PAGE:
Grand Canton University Chapter 23 Medical and Nursing Discussion Question

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Grand Canton University


Class remember that we would also want to treat the medical conditions that increased the patient’s susceptibility to mucor. Doing so will improve the patient’s ability to fight off the infection and enhance the antifungal and surgical treatments.

--What are some conditions that might predispose a person to mucor?

--What interventions (medical and nursing) to assure we addressed the underlying condition as well as the pulmonary mucor?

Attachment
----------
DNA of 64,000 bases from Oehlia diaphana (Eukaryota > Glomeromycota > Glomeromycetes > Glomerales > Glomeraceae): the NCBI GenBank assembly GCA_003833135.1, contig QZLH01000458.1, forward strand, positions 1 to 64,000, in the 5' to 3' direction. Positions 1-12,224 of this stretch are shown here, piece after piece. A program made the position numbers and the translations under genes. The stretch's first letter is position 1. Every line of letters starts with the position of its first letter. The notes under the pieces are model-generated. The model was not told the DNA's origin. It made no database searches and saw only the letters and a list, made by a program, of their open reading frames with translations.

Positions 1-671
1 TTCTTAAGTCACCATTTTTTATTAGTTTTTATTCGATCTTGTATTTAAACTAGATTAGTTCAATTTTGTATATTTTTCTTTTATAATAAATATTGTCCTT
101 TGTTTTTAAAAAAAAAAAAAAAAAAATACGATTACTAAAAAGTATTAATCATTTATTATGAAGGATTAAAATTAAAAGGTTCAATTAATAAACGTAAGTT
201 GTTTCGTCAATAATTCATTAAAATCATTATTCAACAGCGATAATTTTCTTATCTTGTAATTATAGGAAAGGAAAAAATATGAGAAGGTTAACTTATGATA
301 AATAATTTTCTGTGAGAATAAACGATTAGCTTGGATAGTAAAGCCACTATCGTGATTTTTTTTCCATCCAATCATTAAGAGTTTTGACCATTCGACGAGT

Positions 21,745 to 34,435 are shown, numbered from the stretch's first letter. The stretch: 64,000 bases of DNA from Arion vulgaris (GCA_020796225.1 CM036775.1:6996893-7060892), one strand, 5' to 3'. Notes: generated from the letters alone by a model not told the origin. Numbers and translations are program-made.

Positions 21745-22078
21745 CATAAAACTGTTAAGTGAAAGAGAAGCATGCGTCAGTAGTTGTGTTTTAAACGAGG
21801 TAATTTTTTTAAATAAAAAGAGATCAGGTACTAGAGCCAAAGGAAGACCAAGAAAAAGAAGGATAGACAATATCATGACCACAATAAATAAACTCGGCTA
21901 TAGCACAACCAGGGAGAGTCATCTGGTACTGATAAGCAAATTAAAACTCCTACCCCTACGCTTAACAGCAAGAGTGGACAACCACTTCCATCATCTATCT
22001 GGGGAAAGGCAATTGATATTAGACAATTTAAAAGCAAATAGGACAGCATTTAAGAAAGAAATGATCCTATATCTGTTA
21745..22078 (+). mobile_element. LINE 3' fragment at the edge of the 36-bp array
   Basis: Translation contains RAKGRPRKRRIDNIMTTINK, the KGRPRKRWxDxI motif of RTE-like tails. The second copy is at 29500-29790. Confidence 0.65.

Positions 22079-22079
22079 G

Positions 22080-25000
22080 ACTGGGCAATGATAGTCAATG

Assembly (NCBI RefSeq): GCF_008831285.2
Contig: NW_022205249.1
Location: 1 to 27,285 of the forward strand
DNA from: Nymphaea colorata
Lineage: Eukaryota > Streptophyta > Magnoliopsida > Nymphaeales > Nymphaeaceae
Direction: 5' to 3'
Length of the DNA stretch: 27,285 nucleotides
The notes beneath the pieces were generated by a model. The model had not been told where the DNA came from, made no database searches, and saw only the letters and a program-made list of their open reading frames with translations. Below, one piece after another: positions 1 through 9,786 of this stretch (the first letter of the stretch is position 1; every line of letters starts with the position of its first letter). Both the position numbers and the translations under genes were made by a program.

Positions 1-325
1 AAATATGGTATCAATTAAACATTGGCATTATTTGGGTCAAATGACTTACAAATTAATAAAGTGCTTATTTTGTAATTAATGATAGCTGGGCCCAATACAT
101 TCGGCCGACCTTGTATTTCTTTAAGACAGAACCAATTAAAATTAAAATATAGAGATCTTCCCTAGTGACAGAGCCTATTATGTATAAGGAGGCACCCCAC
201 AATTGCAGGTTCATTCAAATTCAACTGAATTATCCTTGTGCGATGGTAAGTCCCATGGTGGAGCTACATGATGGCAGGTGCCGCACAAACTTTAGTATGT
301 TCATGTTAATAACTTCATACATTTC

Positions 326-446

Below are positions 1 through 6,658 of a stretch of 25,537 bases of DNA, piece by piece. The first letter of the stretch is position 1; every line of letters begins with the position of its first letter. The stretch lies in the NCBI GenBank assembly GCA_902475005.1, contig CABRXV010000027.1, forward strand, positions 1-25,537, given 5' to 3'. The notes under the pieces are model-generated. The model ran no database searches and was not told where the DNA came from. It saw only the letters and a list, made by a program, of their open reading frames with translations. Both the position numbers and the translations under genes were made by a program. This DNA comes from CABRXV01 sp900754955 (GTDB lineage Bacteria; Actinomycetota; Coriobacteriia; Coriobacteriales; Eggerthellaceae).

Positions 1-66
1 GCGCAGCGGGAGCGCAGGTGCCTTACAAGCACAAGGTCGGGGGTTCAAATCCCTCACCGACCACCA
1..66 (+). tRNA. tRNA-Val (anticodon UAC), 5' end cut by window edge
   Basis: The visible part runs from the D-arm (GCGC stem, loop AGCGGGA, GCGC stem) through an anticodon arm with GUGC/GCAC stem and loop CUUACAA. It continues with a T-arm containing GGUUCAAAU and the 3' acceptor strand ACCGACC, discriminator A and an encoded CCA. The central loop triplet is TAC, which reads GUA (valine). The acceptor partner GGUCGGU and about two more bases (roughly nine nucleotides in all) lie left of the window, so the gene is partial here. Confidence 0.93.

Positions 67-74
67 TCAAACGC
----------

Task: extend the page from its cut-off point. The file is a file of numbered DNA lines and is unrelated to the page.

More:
*Book must be one of the required references:

- Attached: Pathophysiology Book Section: Chapter 23 pp.512-514

Additional Material:

Links to be used for this Discussion Question:

Class remember our focus is on the respiratory system so please focus on mucor pneumonia in your posts and replies ( these will net you credit).Posts on other mucor infections will not earn credit as substantive replies or posts.

Below are some links you may find useful for exploring Mucor infections, although there are many types of Mucormycosis,

National institute of Health


Hindawi Publishing Case Report

-You are required to submit this assignment for plagiarism.